Before WFS, I sought love to prove I was lovable and as the song goes, I was looking for love in all the wrong places. I learned it had to start with feeling worthy of receiving love and to love myself for who I was as I worked on becoming my authentic self. Pretending took a toll on me. As long as I was a people pleaser, I realized I was discounting my own needs. WFS empowered me to prioritize my needs in a compassionate way that opened the door to loving, healthy relationships. I also learned that love was not confined to romantic love. As Karen shared, love comes and returns to us in many diverse ways. I am feeling the love of friendships from the wonderful women I have met in WFS. The love and care I have received and continue to receive since my daughter passed is so connected to Statement #10. I see it as a “love line” that has kept me encouraged, loved, and deeply grateful.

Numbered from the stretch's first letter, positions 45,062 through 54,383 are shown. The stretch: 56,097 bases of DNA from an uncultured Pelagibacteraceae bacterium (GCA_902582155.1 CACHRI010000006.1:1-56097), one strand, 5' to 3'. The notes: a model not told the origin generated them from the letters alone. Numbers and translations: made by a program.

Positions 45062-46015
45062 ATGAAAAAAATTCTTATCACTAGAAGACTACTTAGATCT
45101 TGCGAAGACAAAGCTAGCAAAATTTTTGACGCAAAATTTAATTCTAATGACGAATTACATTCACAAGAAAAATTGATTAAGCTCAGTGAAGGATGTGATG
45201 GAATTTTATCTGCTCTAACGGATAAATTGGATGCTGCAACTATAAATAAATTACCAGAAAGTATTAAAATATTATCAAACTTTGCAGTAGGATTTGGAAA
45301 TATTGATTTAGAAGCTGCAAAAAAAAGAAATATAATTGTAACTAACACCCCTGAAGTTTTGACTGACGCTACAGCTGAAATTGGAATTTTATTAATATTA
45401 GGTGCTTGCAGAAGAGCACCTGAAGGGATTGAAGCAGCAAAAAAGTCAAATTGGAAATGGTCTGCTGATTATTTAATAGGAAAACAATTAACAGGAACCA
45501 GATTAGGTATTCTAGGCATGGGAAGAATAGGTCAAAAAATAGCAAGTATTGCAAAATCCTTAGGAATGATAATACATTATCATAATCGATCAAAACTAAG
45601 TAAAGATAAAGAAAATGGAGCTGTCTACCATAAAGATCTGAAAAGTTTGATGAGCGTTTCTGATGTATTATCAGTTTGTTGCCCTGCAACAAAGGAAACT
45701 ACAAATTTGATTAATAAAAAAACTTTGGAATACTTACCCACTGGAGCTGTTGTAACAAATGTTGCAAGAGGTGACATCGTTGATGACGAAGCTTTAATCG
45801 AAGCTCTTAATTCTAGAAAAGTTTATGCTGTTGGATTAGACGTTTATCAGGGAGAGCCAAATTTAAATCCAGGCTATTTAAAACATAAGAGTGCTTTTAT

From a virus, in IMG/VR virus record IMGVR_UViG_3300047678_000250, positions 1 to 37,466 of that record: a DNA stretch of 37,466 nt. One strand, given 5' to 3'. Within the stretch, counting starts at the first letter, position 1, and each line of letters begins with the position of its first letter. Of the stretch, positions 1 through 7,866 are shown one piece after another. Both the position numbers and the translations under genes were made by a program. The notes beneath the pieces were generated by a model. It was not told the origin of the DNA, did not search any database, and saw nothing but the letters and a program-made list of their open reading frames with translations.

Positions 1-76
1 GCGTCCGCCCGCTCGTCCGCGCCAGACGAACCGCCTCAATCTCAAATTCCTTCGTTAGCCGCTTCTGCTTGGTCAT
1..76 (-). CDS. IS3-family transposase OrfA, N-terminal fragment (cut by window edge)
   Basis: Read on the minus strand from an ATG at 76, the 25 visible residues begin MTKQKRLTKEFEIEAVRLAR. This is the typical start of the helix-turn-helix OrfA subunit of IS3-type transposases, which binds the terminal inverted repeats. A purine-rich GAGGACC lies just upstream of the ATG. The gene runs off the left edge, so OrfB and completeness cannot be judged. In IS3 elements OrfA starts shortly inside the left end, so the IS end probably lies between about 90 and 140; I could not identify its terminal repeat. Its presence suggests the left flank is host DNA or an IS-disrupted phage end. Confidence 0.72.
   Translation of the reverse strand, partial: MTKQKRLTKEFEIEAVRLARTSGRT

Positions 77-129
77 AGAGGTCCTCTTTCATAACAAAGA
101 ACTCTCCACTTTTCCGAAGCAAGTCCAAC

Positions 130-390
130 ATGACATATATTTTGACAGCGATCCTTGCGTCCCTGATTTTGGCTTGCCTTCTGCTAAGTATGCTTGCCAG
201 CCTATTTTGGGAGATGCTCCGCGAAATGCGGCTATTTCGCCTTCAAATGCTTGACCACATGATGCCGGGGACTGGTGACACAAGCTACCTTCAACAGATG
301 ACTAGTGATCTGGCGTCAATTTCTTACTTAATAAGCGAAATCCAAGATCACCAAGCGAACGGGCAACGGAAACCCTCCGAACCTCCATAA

When people would say they love me, I sometimes wondered why. What have I done to deserve such love? It took me a while to understand and accept that I was receiving what I was giving. Years past, I would have thought this was boasting yet the best part is that the giving and receiving of love felt so real, and authentic. I wasn’t people pleasing, I was truly caring about the friendships I was making, the women I met in WFS who were open and willing to create their New Life in recovery. It was the beginning of that love line WFS provided me.

“Who” is part of your love line?
What kind of loves are in your love line?
How do you know when love is being returned? Can you describe the feeling you experience?
How do you give love in actions or words?

Bonded in giving love and knowing you are loved in return, Dee